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Comment: Re:I agree (Score 1) 512

by netsavior (#48884843) Attached to: Senator Who Calls STEM Shortage a Hoax Appointed To Head Immigration

What you have is a handful of companies (Facebook, Google) paying absofuckinglutely outrageous salaries and benefits.

If you think facebook and google pays outrageous salaries then either you are 20 years old, you have never interviewed there. They pay about 60% of the going market rate. The vast majority of people prefer to be paid in money, not nap pods and gourmet dinners during "optional" (expected) overtime.

Comment: LOL, have you even met a child? (Score 5, Insightful) 228

by netsavior (#48884589) Attached to: Eric Schmidt: Our Perception of the Internet Will Fade
My kids range in age from 5 to 9. This is already how they see the world.

Their first hint that the internet is a thing that you have to think about was when they got wifi devices and tried to use them in the car as we drove away from the house.

Before they made that realization, it was just something that things did. Part of the expected infrastructure of existence.

Comment: No License fee, no skills. (Score 3, Funny) 646

by netsavior (#48856511) Attached to: Justified: Visual Basic Over Python For an Intro To Programming
Finally, a nationally branded computer science educational program, we need to build our brands for captive audiences, or we might lose grip.

Art - Photoshop 101
Literature - Kindle Classics
Math - MSExcel
Writing - MSWord
History - Amazon Prime Presents: Ken Burns - American Minutiae

That way our kids won't know how to do anything without a license fee.

Comment: Re:Common sense space exploration (Score 1) 83

by netsavior (#48759027) Attached to: Analysis of Spacecraft Data Reveals Most Earth-like Planet To Date
Humanity is doomed because we will never get past the human rights/religious obligation thing when attempting a large-scale rescue of the human race. Removing free will from the generations of host females, and treating tens of thousands of embryos as volatile memory for the human genome will never get past the religious views that tie up significant portions of the capital both political and physical that would be required to spread the human race to other planets. Hell today, in fertility treatment, gender selection is "controversial"... Embryo disposal is "controversial"... This is that times a million.

Comment: Re:Common sense space exploration (Score 1, Insightful) 83

by netsavior (#48755897) Attached to: Analysis of Spacecraft Data Reveals Most Earth-like Planet To Date
Blame religion.

It is perfectly possible to build a generation ship to reach for the stars and colonize planets thousands of years of travel away.

Just not in the way that we think of generation ships...

Cryo-sleep is how science fiction solves this problem, but the only known state of human that can survive cryogenic freezing is the human embryo. a crew of around 6 females, and 40,000 frozen embryos, a new generation of females is implanted via ivf and then born through live birth every 25-30 years.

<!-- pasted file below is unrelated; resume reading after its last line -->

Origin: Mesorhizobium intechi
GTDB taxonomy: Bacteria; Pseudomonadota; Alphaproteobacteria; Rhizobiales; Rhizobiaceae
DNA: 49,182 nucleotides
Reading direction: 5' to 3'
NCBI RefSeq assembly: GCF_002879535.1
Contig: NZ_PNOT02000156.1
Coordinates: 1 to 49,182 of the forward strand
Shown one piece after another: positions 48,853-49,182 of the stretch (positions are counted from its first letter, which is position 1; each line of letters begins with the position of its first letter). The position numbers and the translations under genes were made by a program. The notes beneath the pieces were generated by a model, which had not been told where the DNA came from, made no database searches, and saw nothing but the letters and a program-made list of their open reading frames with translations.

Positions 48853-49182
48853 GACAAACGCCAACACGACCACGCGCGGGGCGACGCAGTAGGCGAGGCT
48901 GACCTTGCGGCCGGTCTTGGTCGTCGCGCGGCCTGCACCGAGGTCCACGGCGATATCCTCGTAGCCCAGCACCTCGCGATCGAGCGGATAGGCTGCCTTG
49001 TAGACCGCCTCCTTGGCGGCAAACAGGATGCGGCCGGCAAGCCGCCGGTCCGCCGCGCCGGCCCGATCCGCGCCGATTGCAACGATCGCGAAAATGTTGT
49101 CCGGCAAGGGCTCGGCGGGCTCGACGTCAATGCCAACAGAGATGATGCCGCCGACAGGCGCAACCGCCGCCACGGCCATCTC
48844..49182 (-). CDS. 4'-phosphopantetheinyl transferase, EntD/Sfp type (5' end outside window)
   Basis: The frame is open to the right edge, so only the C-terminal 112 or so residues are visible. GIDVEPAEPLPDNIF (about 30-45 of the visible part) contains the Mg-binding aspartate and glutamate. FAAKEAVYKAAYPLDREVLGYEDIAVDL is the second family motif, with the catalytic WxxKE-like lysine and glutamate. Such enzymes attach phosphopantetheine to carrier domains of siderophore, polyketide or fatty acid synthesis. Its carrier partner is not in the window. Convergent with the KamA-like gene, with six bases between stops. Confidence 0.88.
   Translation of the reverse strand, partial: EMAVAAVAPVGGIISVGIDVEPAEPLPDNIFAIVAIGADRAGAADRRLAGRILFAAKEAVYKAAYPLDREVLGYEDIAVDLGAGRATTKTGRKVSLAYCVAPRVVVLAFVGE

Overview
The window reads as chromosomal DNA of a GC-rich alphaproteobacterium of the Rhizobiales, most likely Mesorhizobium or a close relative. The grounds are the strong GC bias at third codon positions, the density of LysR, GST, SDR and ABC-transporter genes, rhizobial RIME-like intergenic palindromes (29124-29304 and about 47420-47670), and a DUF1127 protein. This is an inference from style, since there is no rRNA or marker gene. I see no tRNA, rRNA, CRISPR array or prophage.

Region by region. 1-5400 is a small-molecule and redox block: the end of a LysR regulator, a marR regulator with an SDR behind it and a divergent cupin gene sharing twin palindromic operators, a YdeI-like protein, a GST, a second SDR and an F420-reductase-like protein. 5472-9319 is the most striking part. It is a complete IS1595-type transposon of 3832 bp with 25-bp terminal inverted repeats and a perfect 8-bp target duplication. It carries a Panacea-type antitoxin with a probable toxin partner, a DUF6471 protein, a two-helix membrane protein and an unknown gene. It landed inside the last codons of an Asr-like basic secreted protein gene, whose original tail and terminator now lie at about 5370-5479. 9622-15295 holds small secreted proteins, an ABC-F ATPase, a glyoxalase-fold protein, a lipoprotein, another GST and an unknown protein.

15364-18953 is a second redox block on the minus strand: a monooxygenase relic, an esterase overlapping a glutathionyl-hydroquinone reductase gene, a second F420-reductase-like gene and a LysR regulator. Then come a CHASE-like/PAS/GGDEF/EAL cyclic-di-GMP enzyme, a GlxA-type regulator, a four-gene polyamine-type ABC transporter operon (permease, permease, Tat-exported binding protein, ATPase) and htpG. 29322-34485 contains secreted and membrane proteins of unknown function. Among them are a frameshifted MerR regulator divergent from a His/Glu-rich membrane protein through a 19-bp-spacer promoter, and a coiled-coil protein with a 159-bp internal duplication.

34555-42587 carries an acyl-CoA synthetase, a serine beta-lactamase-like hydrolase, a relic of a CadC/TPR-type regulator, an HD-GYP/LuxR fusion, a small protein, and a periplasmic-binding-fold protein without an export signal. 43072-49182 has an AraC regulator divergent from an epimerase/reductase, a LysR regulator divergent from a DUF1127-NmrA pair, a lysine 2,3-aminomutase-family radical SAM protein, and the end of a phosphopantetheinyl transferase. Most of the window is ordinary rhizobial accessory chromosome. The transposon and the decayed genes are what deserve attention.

Long story short, spreading humanity out across the stars with our current technology would require massive shifts in how humanity sees morality.

Building a colony on mars, populated with people who have free will, and not risking the wrath of the religious right, sure... that's easier.

Comment: Netflix releases seed story (Score 1) 67

by netsavior (#48738857) Attached to: Netflix Denies There Was a Policy Change With VPNs
Netflix has ensured that every user who reads the news (or facebook) now has the correct string of words to google in order to get around the country code restrictions mandated by netflix's contracts with content owners.

I predict a surge in "netflix vpn how" google searches
followed by netflix "negotiations" with content owners to relax country restrictions that "obviously don't even work"

Comment: Our COO quit because of "open concept" (Score 1) 420

by netsavior (#48704705) Attached to: The Open Office Is Destroying the Workplace
The board and the (new)CEO handed down the "open concept directive"
100% of employees voiced issues ranging from visual distractions, to "how the hell are customer support employees supposed to talk to people on the phone?"
3 employees quit on the first day of "open concept"
Every "town hall" meeting included mostly questions about how to mitigate the negative effects of open concept.

The COO (of 13 years) blew up in a town hall meeting, confided in us that he fought it all the way, then he put in his resignation.

Our company was so paralyzed by it that we moved the developers to their own office building, because it was affecting deadlines to have constant interruptions and loud overheard phone calls by sales and support. It literally cost double, because we could no longer function in a single office.

Comment: Re:Ten years? (Score 4, Interesting) 332

by netsavior (#48695433) Attached to: Ask Slashdot: What Tech Companies Won't Be Around In 10 Years?

Classic example: Kodak.

Since kodak was the inventor of the digital camera... this is actually a classic COUNTER-example.
Kodak actually failed when it wasted BILLIONS in the 1980s trying to expand its product line... 5.1 billion dollars for a drug company that they then ran into the ground, then tons of money in R&D trying to build a better Alkaline battery (because the battery was going to be the new "film" - disposable repeat purchase - once digital took off).

Kodak invented itself into oblivion, not the other way around.

The Wright Bothers weren't the first to fly. They were just the first not to crash.

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